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The Pediatric CLEAR (Community Linked Educational Asthma Resource) Program: Providing Evidence Based Asthma Care to An At-Risk, Low-Income Population In a Pediatric Clinic Setting

Friday, October 19, 2012
Room R06-R09 (Morial Convention Center)
Patti Lucarelli, MSN, CPNP, APN, RN-BC, PMHS, Marie Chisvette, MS, RN-BC, Cathleen Ballance, M.D., Elna Kochummen, M.D. and Paul Schwartzberg, D.O., Family Health Center, Jersey Shore University Medical Center K. Hovnanian Children's Hospital, Neptune, NJ

PURPOSE: According to the CDC, seven million children (9.4%) currently have asthma (Summary Health Statistics for U.S. Children, 2010) and emergency room (ER) visits and hospitalizations for asthma has risen, despite evidence-based guidelines (Akinbami, L., 2006). In New Jersey, the highest asthma hospitalization rate was for children age < 5 years (N.J. Department of Health & Senior Services, 2009).  Evidence supports clinical practice asthma guidelines focusing on reducing asthma severity, ER visits, hospitalizations and morbidity and mortality and improving the quality of life for patients with asthma  (NHLBI, nhlbiinfo@nhlbi.nih.gov). The Pediatric CLEAR (Community Linked Educational Asthma Resource) Program commenced in May 2011 to incorporate the Expert Panel Report 3 Asthma Guidelines into the care of pediatric asthmatic patients seen in our Family Health Center (FHC) primary care clinic.  This family-centered, interactive approach includes an attending pediatrician, pediatric nurse practitioner, residents and nurse care coordinator, and provides culturally & linguistically appropriate services to combat asthma in the low-income patients served by the Jersey Shore University Medical Center (JSUMC) FHC clinic. The Purpose of this program is to increase our pediatric residents, patients & families’ knowledge of asthma, provide a medical home for these patients, provide evidence-based care to these patients and evaluate this program for usability in a primary care & clinic setting.  The program also provides participants with the resources, education and support necessary for improved control of their asthma, thereby reducing ER visits and hospitalizations.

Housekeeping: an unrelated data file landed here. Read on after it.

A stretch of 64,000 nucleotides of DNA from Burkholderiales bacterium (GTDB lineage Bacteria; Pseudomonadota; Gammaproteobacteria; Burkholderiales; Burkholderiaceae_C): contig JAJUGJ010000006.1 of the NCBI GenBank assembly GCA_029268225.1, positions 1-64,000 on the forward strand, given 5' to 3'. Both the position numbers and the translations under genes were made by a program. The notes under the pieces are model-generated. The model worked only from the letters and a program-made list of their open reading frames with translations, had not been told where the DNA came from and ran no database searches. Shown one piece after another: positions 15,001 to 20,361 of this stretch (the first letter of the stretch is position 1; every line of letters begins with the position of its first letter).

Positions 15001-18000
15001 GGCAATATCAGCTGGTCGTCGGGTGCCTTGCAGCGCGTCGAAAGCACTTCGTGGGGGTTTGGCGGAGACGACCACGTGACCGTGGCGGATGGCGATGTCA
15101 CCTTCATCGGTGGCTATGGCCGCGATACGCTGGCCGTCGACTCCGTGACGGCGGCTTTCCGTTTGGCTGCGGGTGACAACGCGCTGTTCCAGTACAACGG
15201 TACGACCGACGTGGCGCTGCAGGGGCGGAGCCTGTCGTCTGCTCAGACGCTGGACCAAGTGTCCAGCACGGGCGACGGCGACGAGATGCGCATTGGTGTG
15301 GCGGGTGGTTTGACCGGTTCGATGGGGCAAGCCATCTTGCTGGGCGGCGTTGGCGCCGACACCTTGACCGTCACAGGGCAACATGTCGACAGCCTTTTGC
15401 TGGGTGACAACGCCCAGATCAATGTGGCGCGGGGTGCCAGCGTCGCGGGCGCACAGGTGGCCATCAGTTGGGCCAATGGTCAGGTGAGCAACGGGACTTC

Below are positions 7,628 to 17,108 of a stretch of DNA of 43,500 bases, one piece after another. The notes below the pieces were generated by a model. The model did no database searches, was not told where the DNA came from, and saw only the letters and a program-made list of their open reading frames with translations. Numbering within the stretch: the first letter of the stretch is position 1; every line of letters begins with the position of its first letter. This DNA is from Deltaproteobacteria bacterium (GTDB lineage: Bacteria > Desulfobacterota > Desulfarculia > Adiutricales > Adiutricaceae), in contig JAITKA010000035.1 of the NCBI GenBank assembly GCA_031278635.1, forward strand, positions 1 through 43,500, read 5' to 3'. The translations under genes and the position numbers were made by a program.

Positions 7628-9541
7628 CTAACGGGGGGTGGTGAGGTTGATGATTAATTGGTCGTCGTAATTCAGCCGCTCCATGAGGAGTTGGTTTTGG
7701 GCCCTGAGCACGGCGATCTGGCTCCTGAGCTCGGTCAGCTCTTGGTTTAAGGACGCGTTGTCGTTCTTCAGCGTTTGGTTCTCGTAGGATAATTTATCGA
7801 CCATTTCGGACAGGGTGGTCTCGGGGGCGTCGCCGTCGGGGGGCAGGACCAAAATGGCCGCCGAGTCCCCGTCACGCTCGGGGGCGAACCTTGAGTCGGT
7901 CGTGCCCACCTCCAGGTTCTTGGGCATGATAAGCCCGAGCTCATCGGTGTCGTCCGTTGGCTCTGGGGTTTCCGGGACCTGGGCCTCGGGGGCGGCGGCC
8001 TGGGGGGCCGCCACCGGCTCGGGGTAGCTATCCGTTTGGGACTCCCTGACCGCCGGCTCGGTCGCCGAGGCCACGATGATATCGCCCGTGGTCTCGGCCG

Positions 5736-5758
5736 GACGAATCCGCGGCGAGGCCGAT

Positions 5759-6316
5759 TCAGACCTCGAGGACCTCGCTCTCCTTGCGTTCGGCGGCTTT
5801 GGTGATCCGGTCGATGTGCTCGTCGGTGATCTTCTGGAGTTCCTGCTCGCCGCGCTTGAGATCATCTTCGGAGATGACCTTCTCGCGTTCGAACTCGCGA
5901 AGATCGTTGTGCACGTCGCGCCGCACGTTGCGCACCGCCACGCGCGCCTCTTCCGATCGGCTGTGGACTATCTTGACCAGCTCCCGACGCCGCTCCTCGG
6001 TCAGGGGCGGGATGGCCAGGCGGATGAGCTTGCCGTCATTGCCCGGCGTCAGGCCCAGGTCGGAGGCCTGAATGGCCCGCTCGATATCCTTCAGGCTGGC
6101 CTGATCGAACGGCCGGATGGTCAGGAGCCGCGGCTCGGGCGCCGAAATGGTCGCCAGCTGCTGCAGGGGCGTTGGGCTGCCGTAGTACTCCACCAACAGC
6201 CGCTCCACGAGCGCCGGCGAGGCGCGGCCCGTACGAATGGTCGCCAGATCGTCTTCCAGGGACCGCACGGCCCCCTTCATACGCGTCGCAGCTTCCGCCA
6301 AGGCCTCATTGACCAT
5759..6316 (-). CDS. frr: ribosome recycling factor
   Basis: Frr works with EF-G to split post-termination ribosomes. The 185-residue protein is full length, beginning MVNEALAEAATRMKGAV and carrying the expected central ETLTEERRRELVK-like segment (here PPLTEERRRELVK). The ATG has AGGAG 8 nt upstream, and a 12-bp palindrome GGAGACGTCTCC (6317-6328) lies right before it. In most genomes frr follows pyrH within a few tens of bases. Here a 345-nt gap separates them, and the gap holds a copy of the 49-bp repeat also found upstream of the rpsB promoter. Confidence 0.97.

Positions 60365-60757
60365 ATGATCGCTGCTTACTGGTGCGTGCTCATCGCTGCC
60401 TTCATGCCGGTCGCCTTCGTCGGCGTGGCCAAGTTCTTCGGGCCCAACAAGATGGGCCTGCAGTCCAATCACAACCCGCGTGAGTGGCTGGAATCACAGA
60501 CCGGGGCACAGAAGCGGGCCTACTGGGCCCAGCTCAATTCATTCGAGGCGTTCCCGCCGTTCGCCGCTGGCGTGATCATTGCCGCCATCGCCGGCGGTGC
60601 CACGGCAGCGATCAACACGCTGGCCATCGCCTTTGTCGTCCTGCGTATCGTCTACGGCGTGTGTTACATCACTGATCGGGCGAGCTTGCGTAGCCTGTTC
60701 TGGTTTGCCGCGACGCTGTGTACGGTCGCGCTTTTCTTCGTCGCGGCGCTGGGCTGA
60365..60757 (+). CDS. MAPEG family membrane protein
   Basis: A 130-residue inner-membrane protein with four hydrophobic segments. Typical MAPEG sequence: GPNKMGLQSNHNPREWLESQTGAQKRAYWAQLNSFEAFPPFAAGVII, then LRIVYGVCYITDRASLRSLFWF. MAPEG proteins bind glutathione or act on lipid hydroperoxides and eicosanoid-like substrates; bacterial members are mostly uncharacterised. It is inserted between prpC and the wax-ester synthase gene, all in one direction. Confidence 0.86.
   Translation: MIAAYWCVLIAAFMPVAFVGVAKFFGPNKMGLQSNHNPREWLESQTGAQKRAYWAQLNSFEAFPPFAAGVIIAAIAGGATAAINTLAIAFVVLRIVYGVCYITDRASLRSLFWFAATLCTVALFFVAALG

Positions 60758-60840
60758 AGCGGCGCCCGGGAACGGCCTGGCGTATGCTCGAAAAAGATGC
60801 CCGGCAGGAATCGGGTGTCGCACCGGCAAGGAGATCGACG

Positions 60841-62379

METHODS: Methods & strategies include: pre- and post-surveys, recruitment across multiple points of care, an education needs assessment, asthma treatment plans, follow-up care, and education. Patient/family education includes videos, written materials and instruction in both English and Spanish.  Research methods include review of existing evidence-based asthma guidelines and chart review to analyze findings.  Follow-up visits are scheduled and phone calls monitor progress and reinforce behaviors.                                        

RESULTS: 40 patients have been seen in the Pediatric CLEAR Program since May 2011 with the following Results: 36 patients (90%) seen in follow-up and 4 patients (10%) lost to follow-up. Age distribution for patients was (years): 1 to 5: 11 (27.5%); 6-11: 19 (47.5%) and 12-18: 6(15%). Of the 36 patients followed, there were 26 total asthma-related ER visits from these patients 1 year before being enrolled and 1 asthma-related ER visit since being enrolled.  18/36 (50%) of patients had at least 1 asthma-related ER visit 1 year prior to enrollment and only 1/36 (2.7%) had a subsequent asthma-related ER visit. Surveys are included in data analysis and preliminary data suggests high patient/parent satisfaction, reduced asthma symptoms/exacerbations, and improved quality of life.   

CONCLUSION: In Conclusion , implementation of evidence-based guidelines for identification, assessment and management of asthma in a pediatric primary care clinic has resulted in a 96% reduction in asthma-related emergency department visits over the past year.